A step closer to power
After buying our still, my dad started looking for a transformer to provide American 3-phase power to its control panel. He found an electrician selling one on Kijiji and told him about the distillery project. Sean told my dad to get in touch when we were ready for an electrician and we did just that. Sean took Ian's electrical plan, made a few adjustments and got to work. His son, Ryan, who is doing his apprenticeship with Sean joined him on the project. I wanted to keep the electrical wires concealed so Sean ran conduits from the mechanical room to different locations in the distillery before the slab was poured. After the pour, Sean returned to install the myriad of electrical boxes for the 3-phase and standard circuits. While Sean was working inside, Merv and his crew were digging a trench to the new electrical pole Jody and his team installed a few weeks ago (the old pole couldn't accommodate the weight of 3-phase power cables). Merv's huge digger had no problem getting through the earth and he had the trench dug in two days. The road cut was more challenging since the frost had penetrated down to the bedrock but after a day of hoe ramming, the path was clear. Since I had the road open, Merv recommended I install some extra conduits. So he ended up putting in four 3" conduits for electrical and two 4" conduits for Bell. The conduits across the road had to be encased in concrete to prevent the wires from being damaged by frost. Sean connected Merv's conduit to his pipe going to the mechanical room. I now have a pipe from my new electrical pole to the building.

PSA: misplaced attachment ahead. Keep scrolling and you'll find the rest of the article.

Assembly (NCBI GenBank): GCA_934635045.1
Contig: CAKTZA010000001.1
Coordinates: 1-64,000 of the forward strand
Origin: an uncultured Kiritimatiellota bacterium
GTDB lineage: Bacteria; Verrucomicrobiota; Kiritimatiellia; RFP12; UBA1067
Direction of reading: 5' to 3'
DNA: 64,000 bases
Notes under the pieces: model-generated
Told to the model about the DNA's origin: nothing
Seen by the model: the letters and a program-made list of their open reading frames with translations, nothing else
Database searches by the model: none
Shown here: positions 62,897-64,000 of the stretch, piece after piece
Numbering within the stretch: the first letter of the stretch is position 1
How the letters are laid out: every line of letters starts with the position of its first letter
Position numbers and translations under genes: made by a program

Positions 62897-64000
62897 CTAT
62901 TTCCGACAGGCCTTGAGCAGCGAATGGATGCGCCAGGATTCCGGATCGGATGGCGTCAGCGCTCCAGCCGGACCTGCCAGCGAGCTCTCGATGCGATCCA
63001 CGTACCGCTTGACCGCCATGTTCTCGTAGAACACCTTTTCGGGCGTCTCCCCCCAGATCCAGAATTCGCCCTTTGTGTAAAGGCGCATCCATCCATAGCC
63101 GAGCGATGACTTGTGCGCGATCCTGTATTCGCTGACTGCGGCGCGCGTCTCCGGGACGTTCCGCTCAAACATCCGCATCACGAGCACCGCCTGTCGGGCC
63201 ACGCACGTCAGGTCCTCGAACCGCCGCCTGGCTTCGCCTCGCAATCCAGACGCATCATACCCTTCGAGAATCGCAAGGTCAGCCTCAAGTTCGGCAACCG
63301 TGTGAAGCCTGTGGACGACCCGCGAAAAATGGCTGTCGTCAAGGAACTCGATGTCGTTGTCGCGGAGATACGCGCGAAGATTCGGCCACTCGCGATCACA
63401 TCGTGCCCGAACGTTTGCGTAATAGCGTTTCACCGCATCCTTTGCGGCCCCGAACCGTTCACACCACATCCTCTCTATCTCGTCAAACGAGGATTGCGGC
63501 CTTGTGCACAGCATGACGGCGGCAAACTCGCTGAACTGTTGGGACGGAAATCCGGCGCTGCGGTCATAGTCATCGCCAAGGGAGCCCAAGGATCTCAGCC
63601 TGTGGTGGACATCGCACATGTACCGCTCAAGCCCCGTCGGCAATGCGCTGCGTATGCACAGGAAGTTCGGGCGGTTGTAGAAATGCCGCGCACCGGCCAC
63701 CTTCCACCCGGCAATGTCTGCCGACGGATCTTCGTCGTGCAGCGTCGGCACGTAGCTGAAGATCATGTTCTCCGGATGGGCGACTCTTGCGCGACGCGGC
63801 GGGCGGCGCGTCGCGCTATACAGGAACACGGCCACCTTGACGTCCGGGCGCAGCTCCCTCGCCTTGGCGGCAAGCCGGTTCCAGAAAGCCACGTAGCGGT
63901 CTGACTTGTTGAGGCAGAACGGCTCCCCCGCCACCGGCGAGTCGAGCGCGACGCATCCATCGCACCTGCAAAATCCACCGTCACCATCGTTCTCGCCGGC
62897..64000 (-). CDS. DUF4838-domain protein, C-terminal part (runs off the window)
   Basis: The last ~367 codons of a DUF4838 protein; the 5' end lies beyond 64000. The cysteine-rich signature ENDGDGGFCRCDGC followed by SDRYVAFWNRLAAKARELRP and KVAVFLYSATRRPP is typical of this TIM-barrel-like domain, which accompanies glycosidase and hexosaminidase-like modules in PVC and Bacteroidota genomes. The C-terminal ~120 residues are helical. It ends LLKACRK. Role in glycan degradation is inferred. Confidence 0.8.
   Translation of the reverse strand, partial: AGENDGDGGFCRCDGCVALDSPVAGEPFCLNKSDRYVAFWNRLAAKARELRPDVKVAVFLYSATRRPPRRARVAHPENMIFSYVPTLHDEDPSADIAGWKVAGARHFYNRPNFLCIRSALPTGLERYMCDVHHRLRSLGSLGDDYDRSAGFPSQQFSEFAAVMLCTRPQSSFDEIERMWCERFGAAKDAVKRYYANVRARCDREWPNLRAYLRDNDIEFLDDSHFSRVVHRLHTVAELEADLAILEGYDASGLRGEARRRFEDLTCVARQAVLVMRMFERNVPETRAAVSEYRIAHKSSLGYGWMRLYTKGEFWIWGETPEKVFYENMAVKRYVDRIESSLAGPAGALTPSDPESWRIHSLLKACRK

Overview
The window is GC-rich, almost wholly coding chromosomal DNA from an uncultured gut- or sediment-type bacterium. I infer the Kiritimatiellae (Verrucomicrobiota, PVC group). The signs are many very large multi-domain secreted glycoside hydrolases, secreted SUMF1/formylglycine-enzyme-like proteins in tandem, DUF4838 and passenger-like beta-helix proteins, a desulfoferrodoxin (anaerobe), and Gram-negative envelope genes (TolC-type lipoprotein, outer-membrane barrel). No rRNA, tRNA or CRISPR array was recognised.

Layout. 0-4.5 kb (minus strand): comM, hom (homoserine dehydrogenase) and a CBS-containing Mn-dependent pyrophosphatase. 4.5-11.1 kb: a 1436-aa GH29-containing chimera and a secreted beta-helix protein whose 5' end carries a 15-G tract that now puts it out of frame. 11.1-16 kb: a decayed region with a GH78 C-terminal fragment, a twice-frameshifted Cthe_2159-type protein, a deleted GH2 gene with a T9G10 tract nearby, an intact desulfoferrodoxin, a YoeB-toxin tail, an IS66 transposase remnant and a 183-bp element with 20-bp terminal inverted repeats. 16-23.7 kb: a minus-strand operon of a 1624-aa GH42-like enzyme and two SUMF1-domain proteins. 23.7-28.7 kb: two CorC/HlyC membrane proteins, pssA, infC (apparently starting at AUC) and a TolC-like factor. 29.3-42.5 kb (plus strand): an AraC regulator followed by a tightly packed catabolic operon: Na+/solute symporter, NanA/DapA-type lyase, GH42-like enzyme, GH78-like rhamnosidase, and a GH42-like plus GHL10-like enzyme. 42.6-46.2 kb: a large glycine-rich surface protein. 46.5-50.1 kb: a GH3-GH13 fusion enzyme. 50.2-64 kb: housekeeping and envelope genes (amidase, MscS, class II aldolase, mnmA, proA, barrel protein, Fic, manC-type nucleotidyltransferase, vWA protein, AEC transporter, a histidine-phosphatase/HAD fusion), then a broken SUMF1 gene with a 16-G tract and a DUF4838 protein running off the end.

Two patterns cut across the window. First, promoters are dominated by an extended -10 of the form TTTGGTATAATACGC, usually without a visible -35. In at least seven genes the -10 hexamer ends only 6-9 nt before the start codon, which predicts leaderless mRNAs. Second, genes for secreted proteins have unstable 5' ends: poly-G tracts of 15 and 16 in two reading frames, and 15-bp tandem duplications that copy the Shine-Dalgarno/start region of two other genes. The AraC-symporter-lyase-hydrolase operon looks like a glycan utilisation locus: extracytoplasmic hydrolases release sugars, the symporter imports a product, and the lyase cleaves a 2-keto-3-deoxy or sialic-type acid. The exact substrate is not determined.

Rough time roofing / RIP Brian